New Delhi: Moving closer to a final decision on commercialization of genetically modified (GM) mustard, the environment ministry on Thursday said it would soon make public safety details gleaned from trials on the controversial crop.
The move comes after the Central Information Commission (CIC) on 12 August rebuked the ministry for not releasing the data, saying “any attempt to postpone or delay the disclosure will block the public discussion” on GM mustard.
In April, too, the CIC had pulled up the environment ministry over a lack of transparency on trials of GM crops and directed it to make public all information, including bio-safety data, related to the field trials of GM mustard.
The GM mustard in question—DMH-11—has been developed by the Centre for Genetic Manipulation of Crop Plants, Delhi University. If it gets the green light from the environment ministry’s Genetic Engineering Approval Committee (GEAC), it will become the first GM food crop to be commercially cultivated in India. Right now, only GM cotton is cultivated in India.
The environment ministry put out a statement in response to news reports that the GEAC had cleared GM mustard’s commercialization.
“A section of the media has carried inaccurate reports that GEAC in the ministry has granted approval to GM Mustard. No final decision has been taken as yet on the issue. The GEAC, in a meeting held on 11 August, 2016, has examined the safety document prepared by the sub-committee of the GEAC,” the statement said.
“The GEAC has appraised the safety document prepared by the sub-committee and the safety document will be put up on the website of GEAC inviting comments from the public,” the statement added.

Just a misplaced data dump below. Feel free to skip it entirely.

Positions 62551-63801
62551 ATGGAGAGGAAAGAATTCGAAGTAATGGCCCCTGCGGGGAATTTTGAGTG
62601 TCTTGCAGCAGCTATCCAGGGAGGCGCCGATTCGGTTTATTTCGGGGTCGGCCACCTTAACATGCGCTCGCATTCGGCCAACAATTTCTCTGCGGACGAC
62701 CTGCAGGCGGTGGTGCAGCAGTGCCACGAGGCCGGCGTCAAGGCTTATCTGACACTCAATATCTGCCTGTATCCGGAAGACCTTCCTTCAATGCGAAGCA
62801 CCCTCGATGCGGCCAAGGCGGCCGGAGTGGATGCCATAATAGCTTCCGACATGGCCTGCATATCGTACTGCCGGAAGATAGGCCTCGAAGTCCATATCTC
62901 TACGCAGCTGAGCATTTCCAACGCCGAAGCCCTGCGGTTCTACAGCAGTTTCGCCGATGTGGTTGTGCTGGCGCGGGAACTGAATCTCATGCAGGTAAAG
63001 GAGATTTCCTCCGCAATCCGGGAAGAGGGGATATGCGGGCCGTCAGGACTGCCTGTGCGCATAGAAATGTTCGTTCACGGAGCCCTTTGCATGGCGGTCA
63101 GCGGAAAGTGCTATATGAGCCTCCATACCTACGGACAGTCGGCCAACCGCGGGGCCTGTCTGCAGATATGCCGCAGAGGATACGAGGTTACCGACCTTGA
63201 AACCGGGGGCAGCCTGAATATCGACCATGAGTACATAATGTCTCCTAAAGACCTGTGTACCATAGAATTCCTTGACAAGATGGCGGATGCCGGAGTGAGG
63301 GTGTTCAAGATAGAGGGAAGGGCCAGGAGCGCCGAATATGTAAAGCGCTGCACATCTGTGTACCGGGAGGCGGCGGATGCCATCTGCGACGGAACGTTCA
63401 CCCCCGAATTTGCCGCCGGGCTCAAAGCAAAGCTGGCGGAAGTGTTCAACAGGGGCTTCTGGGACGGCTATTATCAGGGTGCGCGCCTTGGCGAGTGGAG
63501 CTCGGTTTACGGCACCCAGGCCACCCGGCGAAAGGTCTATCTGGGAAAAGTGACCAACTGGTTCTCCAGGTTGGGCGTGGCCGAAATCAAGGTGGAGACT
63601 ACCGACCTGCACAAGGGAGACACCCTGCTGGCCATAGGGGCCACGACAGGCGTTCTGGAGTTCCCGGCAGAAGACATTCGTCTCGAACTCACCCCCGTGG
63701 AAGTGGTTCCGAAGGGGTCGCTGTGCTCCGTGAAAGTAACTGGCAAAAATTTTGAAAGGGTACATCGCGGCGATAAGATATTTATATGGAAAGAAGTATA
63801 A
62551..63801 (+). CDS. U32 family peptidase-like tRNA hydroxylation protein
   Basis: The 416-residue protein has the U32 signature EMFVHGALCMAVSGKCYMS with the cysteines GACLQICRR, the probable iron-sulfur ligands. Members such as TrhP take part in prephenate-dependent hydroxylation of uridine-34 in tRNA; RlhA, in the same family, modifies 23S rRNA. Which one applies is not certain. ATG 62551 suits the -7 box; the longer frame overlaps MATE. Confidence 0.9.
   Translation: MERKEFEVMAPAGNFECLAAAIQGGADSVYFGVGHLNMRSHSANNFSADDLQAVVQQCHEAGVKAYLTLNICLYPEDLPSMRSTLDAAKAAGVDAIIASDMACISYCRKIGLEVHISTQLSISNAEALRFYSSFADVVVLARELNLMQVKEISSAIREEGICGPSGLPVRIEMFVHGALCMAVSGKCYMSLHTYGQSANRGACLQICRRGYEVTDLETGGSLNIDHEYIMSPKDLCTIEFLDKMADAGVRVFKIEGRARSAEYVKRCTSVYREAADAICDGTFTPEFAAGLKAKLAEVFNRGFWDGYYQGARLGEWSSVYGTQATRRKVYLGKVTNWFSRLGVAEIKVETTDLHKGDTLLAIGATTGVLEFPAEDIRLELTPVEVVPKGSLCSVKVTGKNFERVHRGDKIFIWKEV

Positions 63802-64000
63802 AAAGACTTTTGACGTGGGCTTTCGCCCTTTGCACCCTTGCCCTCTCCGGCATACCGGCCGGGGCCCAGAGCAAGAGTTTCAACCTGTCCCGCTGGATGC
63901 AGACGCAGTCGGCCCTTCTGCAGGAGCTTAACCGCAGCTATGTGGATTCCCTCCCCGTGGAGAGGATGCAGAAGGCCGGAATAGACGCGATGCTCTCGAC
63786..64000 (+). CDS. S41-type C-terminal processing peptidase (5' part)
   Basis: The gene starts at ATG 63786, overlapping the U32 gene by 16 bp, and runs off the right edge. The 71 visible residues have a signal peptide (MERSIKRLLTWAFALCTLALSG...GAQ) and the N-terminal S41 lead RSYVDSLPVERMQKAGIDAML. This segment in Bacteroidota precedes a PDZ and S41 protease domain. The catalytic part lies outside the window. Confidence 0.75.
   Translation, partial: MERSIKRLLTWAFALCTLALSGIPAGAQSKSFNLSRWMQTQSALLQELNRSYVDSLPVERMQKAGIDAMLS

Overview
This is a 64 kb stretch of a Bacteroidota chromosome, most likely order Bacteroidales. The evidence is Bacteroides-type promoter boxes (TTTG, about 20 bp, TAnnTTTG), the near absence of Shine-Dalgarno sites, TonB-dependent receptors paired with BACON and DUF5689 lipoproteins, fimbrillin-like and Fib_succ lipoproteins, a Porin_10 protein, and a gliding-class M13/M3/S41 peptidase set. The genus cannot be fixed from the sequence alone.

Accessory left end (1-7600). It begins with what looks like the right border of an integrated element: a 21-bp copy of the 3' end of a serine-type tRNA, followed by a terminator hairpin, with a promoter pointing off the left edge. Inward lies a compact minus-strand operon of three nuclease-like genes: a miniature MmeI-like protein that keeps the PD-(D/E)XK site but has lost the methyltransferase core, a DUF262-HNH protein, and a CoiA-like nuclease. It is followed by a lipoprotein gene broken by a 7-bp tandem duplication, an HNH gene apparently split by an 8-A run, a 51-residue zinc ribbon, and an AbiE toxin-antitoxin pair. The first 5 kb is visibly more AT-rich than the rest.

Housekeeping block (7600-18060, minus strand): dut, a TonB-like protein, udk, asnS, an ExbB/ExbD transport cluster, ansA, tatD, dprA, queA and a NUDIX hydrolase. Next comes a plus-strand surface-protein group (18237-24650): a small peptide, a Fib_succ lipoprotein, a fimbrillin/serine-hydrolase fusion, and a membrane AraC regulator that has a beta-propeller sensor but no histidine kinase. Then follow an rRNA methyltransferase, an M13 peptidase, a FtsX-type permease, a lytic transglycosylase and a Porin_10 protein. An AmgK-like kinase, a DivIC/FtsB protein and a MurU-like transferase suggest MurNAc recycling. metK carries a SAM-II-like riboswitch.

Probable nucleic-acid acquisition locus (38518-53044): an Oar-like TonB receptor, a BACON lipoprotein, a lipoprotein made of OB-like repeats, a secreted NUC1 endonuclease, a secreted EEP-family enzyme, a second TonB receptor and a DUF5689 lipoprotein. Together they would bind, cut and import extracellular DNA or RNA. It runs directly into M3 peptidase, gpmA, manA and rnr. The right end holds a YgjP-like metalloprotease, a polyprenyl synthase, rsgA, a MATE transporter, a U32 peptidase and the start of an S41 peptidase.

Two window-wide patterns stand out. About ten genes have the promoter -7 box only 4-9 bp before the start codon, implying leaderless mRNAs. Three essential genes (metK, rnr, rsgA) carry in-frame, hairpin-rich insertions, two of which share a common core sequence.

The issue is now expected to be discussed at a GEAC meeting in September.
The GEAC is the environment ministry’s regulator for GM and transgenic products. If GEAC gives GM mustard the go-ahead, the environment ministry will take the final call.
Organizations opposed to GM organisms, like the Swadeshi Jagran Manch (SJM), are resisting the commercialization of GM mustard, citing safety concerns and other reasons. SJM is an affiliate of the Rashtriya Swayamsevak Sangh (RSS), the ideological parent of the ruling Bharatiya Janata Party.
Advocates of GM mustard say it gives a 30% higher yield, but opponents dismiss the claim, saying there is no scientific basis for it.
In July, a group of agriculture scientists, ecologists, farmers and consumer rights activists made detailed presentations to the GEAC on suspected safety hazards posed by GM mustard.
“I only hope when they put out the data for public to formally respond, they disclose the complete and raw data and give adequate time for people to give feedback,” said Kavitha Kuruganti, an activist with the Coalition for a GM-Free India, an alliance of 400 non-governmental groups resisting the commercialization of GM mustard.
“In fact, we have come across instances where GEAC does not verify the data and goes by information that an applicant submits to them,” she said.
Environment minister Anil Madhav Dave, meanwhile, said the government would look at agriculture in a holistic fashion and do whatever benefits farmers, reduces their input costs and increases produce, the Press Trust of India reported. Interests of both farmers and consumers must be safeguarded, he was quoted as saying.
Commercialization of GM crops, especially food crops such as brinjal and mustard, has been a contentious one in India.
During the tenure of the Congress-led United Progressive Alliance government, then environment minister Jairam Ramesh placed a moratorium on the commercialization of Bt Brinjal under pressure from activists.